Tuesday, May 29, 2012

NOAA strikes again

Memorial Day weekend found us in the Bayfield peninsula after the annual Saturday wood making event at CampO near the Wisconsin/Michigan border.  The weather forecast was threatening but to paraphrase one of the members of the camp, 'If you believed everything you heard on the weather forecast you'd never do nuthin!'.  This truism held when we headed back over to Washburn after a pontoon ride, an adult beverage or two, and a refreshing sauna.

I had delivered a talk Monday at the last ISK indoor session before the summer break on wind and weather in the Apostles.  The subtitle was 'NOAA forecast or a wet finger held in the air?'.  The Memorial weekend nearshore forecast was full of Small Craft Warnings, waves 2-4' building to 3-5', northeast winds and marauding thunderstorms.  An analysis of all the information, including several links on the right side of this collection of drivel, would seem to generate a markedly different conclusion though.  The main weather event of the weekend was a thunderstorm late Saturday night that carved new drainage ditches on the hill at our joint in Washburn, muddied up the big lake, and caused patrons to leave Patsy's Bar two by two, looking for the ark.  A first hand report from a well known area kayak and high end lodging entrepreneur informed us that many of the ISK folks at Little Sand Bay had left Saturday after paddling Bark Bay and playing in the waves off LSB.  In retrospect this was very wise given the thunderstorm and deluge as I suspect some tents would have been floating.  Those who stayed around however,  enjoyed some excellent paddling on Sunday and Monday, even though the official weather experts would have had you believe otherwise. 

A quick Sunday morning look at the radar, realtime wave site, and Devils Island weather station seemed to indicate that there wasn't a three foot wave anywhere on Lake Superior, even though these swells were still being discussed on NOAA weather radio, channel 7.  Wind reports from the reporting stations such as Port Wing, Sand Island, and Oak Point Wisconsin seemed to indicate that the mix of fetch, duration, and wind speed necessary to create a three foot wave were not present on Gitchee Gumee that day.  The BessemerConvivialist, ManFromSnowyLegs, and FiddleJohn ventured out off Houghton Point, an area that a northeast wind both sculpted and continues to ravage yearly, and reported that the nearshore was a bit off.  The MFSL, a man raised in Australia on the metric system, opined that perhaps they got their feet mixed up with centimeters on the wave report.  They did report adequate surfing off the coal dock in Washburn with one to two footers piling up a bit.

Monday's NOAA nearshore forecast persisted with the 2-4 footers even though the wind report was 5-10 mph out of the north and NOAA's very own realtime wave site had one foot waves all over the lake.  Once again a three foot wave can be created  by a 15mph wind blowing for seven hours over a 40 mile fetch.  I just don't get the math or the disconnect when issuing such a forecast based on the other information available, or maybe even by looking out your window at the Duluth NOAA office.  Once again we checked the radar, stuck our fingers in the air, and decided to take a young lady, MsKirbette, out for her very first kayak experience on the big lake.  Long Lake was discussed but the two to four centimeter waves and sunshine convinced us, a crew with three ACA Instructors, that we might be able to chance it.  It came off without a hitch, she paddled through her first sea cave, and had a wonderful time.  I got the old wooden Chesapeake out and we paddled water made murky from the clay washed into the lake by the previous evenings gully washer storm. Along the way we ran into one of the ISK folks who had arrived late on Sunday and she joined the crew.  It was a nice paddle on a nice day and a fitting end to the Memorial Day weekend.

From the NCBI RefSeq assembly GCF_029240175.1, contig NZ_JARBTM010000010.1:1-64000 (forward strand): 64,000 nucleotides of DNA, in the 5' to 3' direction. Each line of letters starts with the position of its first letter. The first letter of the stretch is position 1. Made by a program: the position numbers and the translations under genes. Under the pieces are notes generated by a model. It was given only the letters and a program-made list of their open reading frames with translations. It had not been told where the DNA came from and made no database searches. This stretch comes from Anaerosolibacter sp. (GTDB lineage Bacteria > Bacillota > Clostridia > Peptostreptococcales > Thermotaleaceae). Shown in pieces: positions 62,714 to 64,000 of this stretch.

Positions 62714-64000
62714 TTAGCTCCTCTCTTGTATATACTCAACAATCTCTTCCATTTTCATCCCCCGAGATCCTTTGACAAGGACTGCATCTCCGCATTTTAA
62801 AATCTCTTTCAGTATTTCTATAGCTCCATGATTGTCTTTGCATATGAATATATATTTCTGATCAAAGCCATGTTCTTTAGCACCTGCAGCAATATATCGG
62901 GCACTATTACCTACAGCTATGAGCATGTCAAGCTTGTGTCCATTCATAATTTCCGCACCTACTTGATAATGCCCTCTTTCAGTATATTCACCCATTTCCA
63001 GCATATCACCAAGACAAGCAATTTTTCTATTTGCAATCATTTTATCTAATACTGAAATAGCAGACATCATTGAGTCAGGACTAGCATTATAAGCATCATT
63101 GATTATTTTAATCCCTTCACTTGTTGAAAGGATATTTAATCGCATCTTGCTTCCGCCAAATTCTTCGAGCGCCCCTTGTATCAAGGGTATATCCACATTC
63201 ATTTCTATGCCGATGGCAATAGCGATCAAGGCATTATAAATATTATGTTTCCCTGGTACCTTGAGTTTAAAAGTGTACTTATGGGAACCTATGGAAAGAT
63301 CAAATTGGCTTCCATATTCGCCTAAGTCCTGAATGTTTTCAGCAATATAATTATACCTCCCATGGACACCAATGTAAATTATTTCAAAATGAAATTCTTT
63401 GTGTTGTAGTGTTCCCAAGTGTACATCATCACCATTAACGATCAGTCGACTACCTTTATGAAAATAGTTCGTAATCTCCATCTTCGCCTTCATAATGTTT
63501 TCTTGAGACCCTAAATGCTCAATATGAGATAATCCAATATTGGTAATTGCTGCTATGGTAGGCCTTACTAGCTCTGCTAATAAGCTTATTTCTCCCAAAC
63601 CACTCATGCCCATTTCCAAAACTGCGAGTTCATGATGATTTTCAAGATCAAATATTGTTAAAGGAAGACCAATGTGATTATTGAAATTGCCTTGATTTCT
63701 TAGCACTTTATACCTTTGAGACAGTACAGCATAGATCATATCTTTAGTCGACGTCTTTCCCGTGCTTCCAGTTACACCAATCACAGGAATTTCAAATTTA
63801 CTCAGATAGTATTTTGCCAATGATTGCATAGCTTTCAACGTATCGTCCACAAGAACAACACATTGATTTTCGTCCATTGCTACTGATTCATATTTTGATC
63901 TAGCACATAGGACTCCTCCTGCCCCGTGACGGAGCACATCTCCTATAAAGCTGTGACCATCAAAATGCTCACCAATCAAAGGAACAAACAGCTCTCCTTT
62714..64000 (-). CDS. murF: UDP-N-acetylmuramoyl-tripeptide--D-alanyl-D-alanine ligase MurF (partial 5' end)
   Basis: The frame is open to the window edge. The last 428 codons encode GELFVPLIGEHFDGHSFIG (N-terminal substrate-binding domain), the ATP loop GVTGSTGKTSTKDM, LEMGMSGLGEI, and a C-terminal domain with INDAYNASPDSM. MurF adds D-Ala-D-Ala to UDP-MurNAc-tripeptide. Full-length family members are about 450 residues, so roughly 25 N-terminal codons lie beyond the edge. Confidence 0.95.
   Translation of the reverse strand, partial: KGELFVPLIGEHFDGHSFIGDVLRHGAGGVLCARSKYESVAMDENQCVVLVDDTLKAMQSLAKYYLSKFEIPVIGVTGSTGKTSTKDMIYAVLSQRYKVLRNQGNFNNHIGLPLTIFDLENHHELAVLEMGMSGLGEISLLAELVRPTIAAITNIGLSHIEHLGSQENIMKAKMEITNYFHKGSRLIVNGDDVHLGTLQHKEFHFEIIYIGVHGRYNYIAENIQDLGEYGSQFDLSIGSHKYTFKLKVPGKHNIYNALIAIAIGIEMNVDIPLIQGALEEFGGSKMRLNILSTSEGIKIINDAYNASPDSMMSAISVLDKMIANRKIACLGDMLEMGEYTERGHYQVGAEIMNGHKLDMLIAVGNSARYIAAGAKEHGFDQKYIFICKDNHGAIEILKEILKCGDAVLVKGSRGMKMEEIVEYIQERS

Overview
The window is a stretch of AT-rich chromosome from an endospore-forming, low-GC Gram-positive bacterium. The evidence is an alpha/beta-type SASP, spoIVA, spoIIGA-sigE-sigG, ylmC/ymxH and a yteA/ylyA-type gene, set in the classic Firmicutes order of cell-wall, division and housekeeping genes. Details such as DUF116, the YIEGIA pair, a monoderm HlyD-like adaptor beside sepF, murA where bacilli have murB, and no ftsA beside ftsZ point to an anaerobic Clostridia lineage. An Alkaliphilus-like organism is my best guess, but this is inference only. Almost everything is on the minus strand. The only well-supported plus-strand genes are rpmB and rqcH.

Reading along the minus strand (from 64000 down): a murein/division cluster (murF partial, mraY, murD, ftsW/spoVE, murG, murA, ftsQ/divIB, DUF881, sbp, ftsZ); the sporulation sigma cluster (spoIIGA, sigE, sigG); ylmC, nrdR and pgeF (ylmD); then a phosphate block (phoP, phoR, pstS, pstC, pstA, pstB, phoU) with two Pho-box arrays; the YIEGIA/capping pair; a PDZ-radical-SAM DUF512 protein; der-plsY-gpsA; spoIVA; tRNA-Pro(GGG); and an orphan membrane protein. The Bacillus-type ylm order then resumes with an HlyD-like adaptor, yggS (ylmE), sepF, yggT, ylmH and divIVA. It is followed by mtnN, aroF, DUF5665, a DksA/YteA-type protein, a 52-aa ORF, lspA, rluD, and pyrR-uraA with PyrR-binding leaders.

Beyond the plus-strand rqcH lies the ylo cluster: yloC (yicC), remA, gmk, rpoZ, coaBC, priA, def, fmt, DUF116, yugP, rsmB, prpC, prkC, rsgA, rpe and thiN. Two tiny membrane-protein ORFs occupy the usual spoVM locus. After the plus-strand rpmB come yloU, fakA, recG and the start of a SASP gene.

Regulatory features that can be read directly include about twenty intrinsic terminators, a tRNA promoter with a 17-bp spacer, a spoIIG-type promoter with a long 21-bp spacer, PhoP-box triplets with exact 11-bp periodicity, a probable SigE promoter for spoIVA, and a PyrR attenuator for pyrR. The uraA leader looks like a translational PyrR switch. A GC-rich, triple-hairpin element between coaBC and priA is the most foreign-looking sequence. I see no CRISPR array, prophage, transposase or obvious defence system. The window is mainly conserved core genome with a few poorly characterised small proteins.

The moral of this story is to use all the resources at your disposal when making the decision on whether to paddle or not.  Any one taken individually can throw a person off their paddling game.  The human brain is the best computer and, with a bit of experience, can synthesize lots of info and combine it with personal observations to come up with good decisions.  The Apostles are is a microclimate and the wind direction on Monday was 180 degrees opposite between Ashland and Devils Island. In defense of the nearshore, its really tough to generate a forecast that is correct at both Port Wing, Bayfield, and Saxon Harbor. The place that your radio can really help is when the thunderstorms are rolling through as they did both Saturday and Sunday night.  The weather radio will give you realtime info on wind, rain, any hail, and most importantly speed and location of the cell.  If one of your chart/maps is a simple Wisconsin highway map, you can track where the storm is, its direction, and when it will arrive at your location.  This is invaluable when planning your immediate movements  on or off the water. Use all of your weather resources, including your wet finger in the air, to make safe and intelligent decisions on Lake Superior paddling.

Finally, Memorial Day or Decoration Day as they called it when we graybeards were young pups, is a time of reflection and thanks.  I would have to guess that there is not a person reading this post that does not have a close relative, friend, or acquaintance that served. In my male lineage including grandfather, father, and No2 son, CptO, I'm the only guy who didn't serve.  I appreciate greatly those who did and would hope that in the upcoming year, with all it's political importance, that we use those hard won freedoms to inform ourselves and make the crucial distinction in the battle between propaganda and education. Happy paddling and happy Memorial Day folks.

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